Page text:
Change was the constant for Davidson in his first season as Carolina's offensive coordinator in 2007. Four different starting quarterbacks never started more than three consecutive games, but Davidson still coaxed the fourth-best rushing season in team history with 1,824 yards while the Panthers became the first team in 10 years to win at least one game with four different starting quarterbacks.
Davidson joined the Panthers as offensive coordinator after two seasons in Cleveland that followed a successful eight-year stint with New England. With the Patriots, he contributed to five playoff appearances, four division titles, three conference championships and three Super Bowl wins as the tight ends/assistant offensive line coach from 1997-2004.
Davidson joined Cleveland in 2005, and his impact was immediate as he molded a unit that helped the Browns end a 20-year drought without a 1,000-yard rusher. Reuben Droughns easily eclipsed that plateau with 1,232 yards behind an offensive line that included three new starters.
He was promoted to assistant head coach/offensive line coach in 2006, and Davidson's role was expanded after six games when he became Cleveland's offensive coordinator. Despite having to shuffle the offensive line throughout the year because of injuries, he oversaw an offense that featured tight end Kellen Winslow and wide receiver Braylon Edwards, who produced breakthrough seasons with 89 and 61 catches, respectively.
With New England in 2004, Davidson and offensive line coach Dante Scarnecchia worked with a unit that had only three lineup changes all season as the Patriots won Super Bowl XXXIX. The offensive line excelled at run blocking and pass protection as Corey Dillon rushed for 1,635 yards and Tom Brady was sacked only 26 times, sixth fewest in the NFL. Meanwhile, New England's tight ends, under Davidson's tutelage, accounted for 11 touchdowns and nine pass plays of 20 yards or more.
As tight ends coach in 1997, Davidson helped Ben Coates lead the team with 66 receptions. In 1998, he moved to assist with New England's offensive line for four seasons before adding tight ends to his coaching duties in 2002. The results were immediate as the receiving production for the position more than tripled from the previous year. Then in 2003, the Patriots tight ends again improved their performance by combining for 66 catches and six touchdowns.
Davidson began his NFL coaching career in 1995 as a volunteer assistant with New Orleans. A year later, he was named offensive assistant, responsible for the breakdown of game tapes, opponent scouting and self scouting in addition to a number of on-field coaching responsibilities.
Finally a hire I like. I especially like that he has been given permission to scrap the ZB'ing scheme. Mix that in with the experience that he has had on some reputable staffs and I think we will see an improvement on our OL play.
Problem is, I don't think we will see any big changes when it comes to our OL player personnel. This will be a mistake IMHO as I think Sully was fine in the ZB'ing scheme cause he always had help before they shifted to the next level. In the new scheme he will face alot of one on one match ups. A upgrade at C is probably a need here.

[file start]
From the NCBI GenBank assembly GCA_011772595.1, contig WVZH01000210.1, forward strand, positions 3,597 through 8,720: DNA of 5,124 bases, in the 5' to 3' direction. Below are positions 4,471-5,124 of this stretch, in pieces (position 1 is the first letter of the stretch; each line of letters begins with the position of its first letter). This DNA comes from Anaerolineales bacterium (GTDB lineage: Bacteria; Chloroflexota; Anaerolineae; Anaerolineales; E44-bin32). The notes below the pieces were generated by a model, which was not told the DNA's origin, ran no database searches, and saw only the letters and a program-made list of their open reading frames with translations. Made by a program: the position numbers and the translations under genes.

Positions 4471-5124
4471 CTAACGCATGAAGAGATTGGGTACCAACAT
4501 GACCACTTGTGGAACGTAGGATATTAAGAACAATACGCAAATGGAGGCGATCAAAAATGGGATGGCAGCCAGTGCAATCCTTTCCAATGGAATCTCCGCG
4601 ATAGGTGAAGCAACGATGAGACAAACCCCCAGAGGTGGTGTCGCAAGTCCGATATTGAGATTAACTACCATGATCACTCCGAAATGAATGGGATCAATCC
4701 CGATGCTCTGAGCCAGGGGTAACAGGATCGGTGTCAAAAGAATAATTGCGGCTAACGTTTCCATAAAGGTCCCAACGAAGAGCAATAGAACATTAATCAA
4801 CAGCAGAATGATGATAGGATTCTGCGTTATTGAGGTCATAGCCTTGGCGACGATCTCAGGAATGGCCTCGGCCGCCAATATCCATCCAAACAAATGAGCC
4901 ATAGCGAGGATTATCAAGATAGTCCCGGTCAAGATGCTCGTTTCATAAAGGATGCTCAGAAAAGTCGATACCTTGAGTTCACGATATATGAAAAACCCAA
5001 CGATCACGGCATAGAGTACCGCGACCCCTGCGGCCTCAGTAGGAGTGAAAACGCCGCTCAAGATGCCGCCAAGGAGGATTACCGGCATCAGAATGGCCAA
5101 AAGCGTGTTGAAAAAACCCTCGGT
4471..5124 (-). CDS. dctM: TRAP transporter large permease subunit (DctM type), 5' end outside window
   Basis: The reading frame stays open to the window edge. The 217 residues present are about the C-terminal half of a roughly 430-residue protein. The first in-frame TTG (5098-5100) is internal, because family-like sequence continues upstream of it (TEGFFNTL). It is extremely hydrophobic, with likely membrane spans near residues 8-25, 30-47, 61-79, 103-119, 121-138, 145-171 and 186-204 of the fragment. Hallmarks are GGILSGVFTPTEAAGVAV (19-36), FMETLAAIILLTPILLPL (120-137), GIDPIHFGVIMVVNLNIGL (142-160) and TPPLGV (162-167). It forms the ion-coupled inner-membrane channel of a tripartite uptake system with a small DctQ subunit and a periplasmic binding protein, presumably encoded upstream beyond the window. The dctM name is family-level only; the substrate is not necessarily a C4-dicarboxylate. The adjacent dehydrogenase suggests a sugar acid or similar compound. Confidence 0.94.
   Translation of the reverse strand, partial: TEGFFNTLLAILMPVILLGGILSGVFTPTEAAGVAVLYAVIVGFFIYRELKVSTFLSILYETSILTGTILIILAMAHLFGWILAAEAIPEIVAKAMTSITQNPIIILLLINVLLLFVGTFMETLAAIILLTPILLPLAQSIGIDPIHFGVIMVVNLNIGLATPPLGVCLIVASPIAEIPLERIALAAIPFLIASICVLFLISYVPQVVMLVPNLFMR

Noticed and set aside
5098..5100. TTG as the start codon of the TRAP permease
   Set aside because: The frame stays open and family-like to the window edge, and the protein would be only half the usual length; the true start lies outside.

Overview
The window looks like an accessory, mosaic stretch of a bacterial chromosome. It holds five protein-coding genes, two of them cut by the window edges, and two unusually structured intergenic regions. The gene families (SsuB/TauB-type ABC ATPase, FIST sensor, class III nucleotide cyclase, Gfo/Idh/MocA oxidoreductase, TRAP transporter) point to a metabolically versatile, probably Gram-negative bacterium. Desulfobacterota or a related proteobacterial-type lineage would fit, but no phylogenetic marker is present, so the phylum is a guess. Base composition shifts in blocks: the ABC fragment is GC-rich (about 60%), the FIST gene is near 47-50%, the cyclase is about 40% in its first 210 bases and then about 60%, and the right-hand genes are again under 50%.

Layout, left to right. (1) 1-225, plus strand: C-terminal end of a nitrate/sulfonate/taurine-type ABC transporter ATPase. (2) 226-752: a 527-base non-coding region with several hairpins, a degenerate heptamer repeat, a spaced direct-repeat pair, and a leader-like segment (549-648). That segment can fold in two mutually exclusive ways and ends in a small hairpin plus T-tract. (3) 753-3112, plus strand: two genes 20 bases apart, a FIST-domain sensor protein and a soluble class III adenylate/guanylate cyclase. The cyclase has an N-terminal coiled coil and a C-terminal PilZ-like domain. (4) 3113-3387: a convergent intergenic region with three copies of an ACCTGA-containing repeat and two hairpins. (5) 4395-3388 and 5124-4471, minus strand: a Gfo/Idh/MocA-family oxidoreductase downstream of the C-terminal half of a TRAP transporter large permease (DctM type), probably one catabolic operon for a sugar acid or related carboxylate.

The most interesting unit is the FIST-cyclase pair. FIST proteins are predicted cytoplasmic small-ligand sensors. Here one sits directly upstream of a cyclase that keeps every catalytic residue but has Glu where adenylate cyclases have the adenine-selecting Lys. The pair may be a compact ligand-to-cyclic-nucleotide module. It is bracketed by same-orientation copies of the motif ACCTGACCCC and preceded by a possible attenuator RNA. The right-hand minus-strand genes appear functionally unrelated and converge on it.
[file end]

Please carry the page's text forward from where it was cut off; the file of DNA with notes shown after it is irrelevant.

Assistant Offensive Line Coach
Ryan Silverfield is in his 3rd season with the Vikings coaching staff and will work again in 2010 with the defensive linemen and coach Karl Dunbar.
Prior to joining the Vikings, Silverfield spent 2 seasons at the University of Central Florida where he worked under former Vikings defensive coordinator George O’Leary. In Silverfield’s 2nd season at UCF in 2007, the Knights closed the regular season with a 7-game winning streak en route to winning the Conference USA crown, the 1st conference championship in school history.
In 2005, Silverfield served as the quarterbacks coach at Jacksonville University. Before working on the Dolphins staff and at the age of 23, he was the head coach at Memorial Day High School in Savannah, GA. That opportunity followed his 4 seasons as an assistant coach at his alma mater - Hampden-Sydney College in Virginia – where he began as an offensive assistant in 2000. At the age of 20, he became the defensive line coach, making him one of the younger position coaches in all of college football. He held that position for 2 seasons before moving to TEs and H-backs in 2003, a season in which the Tigers went 9-1 and had the #1-ranked scoring offense in the country, averaging over 47.0 points per game.
Silverfield’s coaching career began as an assistant at The Bolles School in Jacksonville in 1999, following a four-year playing career with the Bulldogs. During his playing days, Silverfield helped Bolles win 2 state championships and earn the title of the #1-ranked high school team in the country by USA Today. As a senior, Silverfield was a 1st-Team All-First Coast selection after leading his team to the Florida Class 3A state title.
You need to read the first live of his bio real close. He worked with the DL before being shifted to the OL. Not sure if that is a typo but I found it repeatedly throughout the various articles I could find on him.
That might be a good thing when you think about it. If a cat understands the DL, then he should be able to help the OL overcome some of that side of the balls techniques.
For now, I'm undecided on this guy.
Running Backs Coach
Saxon has been an NFL assistant for 11 years, including the last three as running backs Coach for the Miami Dolphins. Prior to that, he was in the same role for seven seasons with the Kansas City Chiefs. Eight players he supervised, including Ronnie Brown, Larry Johnson, Tony Richardson and Priest Holmes, went to the Pro Bowl.